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Search is an essential pattern for navigation or discovery. We live in the age of search, where a search engine is often the primary entry point into the internet. User expectations are high for the way search should work, and consistency is critical.


Searching is an intuitive method of discovery, offering users a way to explore a website or application using keywords. Most searches begin broad, with the scope narrowing as filters are applied.

The method of search you use depends on the size of the data set being searched and the location of the search within your product.

The placement of your search field depends on the construction of your application and the scope of the search. For global searches, see the global header pattern for placement guidance. See the data table component for search placement within a data table.


Anatomy of a basic search
  1. Scope filter (optional): The optional scoped search allows users to limit their searches to a section or category of content on a website.
  2. Search icon: Signifies a search field. The magnifying glass icon is a universal way to indicate search.
  3. Placeholder text: Useful and short text hinting at what the user can search for. For example, “Search for networks or devices.”
  4. Text entry field: The place where a user enters their search query.
TypeWhen to useUse cases
When a user will conduct a search and be routed to a distinct results page.
Global searches, or any search that routes users to a distinct results page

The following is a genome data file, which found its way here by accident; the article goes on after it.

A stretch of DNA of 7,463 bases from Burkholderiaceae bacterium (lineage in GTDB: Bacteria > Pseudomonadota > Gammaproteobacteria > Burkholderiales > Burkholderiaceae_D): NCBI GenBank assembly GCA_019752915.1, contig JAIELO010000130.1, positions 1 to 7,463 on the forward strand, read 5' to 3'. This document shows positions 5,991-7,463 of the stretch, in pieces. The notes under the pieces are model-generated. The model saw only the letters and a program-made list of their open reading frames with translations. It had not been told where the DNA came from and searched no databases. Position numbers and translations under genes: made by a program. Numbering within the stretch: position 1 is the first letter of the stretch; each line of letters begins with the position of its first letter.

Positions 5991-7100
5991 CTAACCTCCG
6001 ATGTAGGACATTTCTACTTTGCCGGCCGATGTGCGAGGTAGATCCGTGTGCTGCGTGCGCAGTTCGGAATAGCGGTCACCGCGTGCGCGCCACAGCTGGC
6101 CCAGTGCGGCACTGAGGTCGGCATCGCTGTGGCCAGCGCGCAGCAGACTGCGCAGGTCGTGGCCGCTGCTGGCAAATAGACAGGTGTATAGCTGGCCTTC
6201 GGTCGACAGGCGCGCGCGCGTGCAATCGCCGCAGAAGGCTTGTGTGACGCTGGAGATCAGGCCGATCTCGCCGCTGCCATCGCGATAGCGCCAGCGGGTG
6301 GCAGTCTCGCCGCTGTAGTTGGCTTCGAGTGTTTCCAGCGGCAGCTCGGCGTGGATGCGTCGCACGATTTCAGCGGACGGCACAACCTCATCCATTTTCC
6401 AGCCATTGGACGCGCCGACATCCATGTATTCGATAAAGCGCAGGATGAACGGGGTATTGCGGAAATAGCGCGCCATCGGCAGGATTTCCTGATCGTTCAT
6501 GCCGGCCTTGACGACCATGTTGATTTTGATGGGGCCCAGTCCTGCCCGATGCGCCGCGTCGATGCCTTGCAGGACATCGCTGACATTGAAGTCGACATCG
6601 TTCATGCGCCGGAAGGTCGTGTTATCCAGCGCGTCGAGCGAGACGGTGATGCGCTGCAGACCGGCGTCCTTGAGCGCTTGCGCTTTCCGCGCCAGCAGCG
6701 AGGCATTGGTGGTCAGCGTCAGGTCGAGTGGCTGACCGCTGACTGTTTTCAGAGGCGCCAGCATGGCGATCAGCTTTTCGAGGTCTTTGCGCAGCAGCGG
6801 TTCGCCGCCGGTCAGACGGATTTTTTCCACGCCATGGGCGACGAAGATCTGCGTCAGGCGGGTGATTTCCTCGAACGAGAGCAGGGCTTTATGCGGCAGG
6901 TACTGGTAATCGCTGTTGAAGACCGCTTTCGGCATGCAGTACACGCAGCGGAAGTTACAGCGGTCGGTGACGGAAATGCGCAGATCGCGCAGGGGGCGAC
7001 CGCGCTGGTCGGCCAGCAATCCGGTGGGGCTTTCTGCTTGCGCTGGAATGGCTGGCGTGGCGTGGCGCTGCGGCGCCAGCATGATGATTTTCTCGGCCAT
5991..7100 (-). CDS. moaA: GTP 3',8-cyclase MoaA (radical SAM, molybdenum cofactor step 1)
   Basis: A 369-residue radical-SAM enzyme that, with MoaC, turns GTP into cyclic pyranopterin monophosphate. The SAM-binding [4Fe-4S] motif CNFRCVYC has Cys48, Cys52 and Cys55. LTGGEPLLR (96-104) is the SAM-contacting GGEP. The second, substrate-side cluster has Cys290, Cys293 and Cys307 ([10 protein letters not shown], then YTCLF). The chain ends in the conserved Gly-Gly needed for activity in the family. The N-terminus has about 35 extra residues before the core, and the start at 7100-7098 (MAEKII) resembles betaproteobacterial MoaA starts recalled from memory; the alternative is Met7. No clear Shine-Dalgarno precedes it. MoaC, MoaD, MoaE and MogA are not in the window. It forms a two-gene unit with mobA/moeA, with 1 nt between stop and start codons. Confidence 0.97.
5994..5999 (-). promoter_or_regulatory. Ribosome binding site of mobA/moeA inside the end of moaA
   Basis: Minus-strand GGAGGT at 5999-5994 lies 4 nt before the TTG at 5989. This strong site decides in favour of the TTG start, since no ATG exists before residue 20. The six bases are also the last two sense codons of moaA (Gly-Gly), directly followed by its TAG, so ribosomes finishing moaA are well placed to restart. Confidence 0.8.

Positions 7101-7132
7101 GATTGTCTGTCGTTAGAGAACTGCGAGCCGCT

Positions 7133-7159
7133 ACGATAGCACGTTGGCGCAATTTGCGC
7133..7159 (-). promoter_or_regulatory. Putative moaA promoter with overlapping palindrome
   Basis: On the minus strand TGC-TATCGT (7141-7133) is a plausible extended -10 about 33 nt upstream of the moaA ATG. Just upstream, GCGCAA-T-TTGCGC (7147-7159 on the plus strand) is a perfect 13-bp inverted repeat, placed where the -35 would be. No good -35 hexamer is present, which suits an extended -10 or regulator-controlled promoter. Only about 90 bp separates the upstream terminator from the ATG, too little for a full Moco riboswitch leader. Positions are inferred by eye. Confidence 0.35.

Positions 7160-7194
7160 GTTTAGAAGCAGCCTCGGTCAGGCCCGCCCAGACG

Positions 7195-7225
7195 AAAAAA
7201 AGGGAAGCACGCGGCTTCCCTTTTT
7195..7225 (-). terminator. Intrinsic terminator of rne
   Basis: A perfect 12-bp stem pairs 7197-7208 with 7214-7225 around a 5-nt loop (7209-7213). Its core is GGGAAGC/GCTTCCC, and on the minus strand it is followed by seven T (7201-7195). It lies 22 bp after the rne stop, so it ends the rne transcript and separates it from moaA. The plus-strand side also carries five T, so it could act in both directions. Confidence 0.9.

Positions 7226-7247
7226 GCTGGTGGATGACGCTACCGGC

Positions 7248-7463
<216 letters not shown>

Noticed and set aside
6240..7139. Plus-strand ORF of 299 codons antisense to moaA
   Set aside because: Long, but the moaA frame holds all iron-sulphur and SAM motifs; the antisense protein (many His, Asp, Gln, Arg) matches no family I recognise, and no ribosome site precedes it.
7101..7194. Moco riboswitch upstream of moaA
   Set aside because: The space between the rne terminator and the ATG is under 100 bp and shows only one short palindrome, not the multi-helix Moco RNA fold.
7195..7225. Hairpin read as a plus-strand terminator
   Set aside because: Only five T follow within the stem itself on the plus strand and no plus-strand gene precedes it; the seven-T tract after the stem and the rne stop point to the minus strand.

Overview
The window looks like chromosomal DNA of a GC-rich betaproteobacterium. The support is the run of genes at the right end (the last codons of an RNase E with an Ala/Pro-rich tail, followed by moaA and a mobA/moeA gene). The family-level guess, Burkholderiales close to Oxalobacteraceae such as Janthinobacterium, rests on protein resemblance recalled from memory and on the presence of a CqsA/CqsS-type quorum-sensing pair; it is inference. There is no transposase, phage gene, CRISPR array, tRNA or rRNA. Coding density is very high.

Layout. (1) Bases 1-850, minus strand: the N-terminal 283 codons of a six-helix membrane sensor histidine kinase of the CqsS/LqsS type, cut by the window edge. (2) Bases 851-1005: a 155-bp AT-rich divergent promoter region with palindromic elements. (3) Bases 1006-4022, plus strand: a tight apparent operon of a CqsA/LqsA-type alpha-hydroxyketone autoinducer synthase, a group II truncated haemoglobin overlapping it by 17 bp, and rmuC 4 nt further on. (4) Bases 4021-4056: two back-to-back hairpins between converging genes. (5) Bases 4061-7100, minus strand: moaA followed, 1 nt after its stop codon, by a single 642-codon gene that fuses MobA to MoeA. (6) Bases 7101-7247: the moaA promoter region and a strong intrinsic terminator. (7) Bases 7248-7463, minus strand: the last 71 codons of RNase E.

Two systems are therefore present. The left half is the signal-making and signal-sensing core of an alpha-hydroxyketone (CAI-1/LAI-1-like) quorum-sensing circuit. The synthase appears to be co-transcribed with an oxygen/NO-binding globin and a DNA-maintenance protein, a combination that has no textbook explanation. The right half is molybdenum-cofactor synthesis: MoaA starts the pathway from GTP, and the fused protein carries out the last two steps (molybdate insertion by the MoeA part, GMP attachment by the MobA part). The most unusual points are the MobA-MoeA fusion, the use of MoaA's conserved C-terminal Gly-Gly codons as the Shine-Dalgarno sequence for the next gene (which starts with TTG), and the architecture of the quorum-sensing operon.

Best for small data sets, like a single page, website, or table. When a user will benefit from constant feedback based on their search query, and when the server can handle a substantial search query load.
Actively searches a database and lists the top results in results panel or on the current page. For example:
    — Searching a catalog
    — Searching a small website
    — Searching a small data set within a table
    — Searching a subset of information embedded within a product or application’s page
When the search is focused on tasks or information specific to the active user. Limits server load by focusing search scope while offering the power of a broad, basic search.
    — Assigned tasks
    — Product catalogs
    — Personal repositories
    — Work created by the active user

Best practices

Avoid dead ends

If a search returns “No results”, suggest a follow-up action. Provide suggestions and helpful resources to aid the user in finding what they are looking for. For more on no results for searches, see the empty states pattern.

Include a loading indicator

If the search will take longer than a moment or two, include a loading indicator. Your loading state should reflect your empty state with useful helper text signaling that the search is still ongoing. Include a progress bar for advanced, resource-intensive searches. Let the user know how far along the search is, and roughly how long it will take to finish.

Display the number of results

Always include the number of search results, including for searches with no results. If you plan to offer a scope filter, also include the number of results for each scope selector.

Don’t include a label

Avoid adding a label to your search field. Users expect and understand search fields, and no label is necessary. A search icon along with useful placeholder text should clearly indicate that the field is intended for search.

Provide useful placeholder text and include a search icon

Provide useful placeholder text and include a search icon.

Don’t include a label for search fields.

Don’t include a label for search fields.

Localize the search field

For languages that read right to left, flip the layout of the search box as shown in the next example.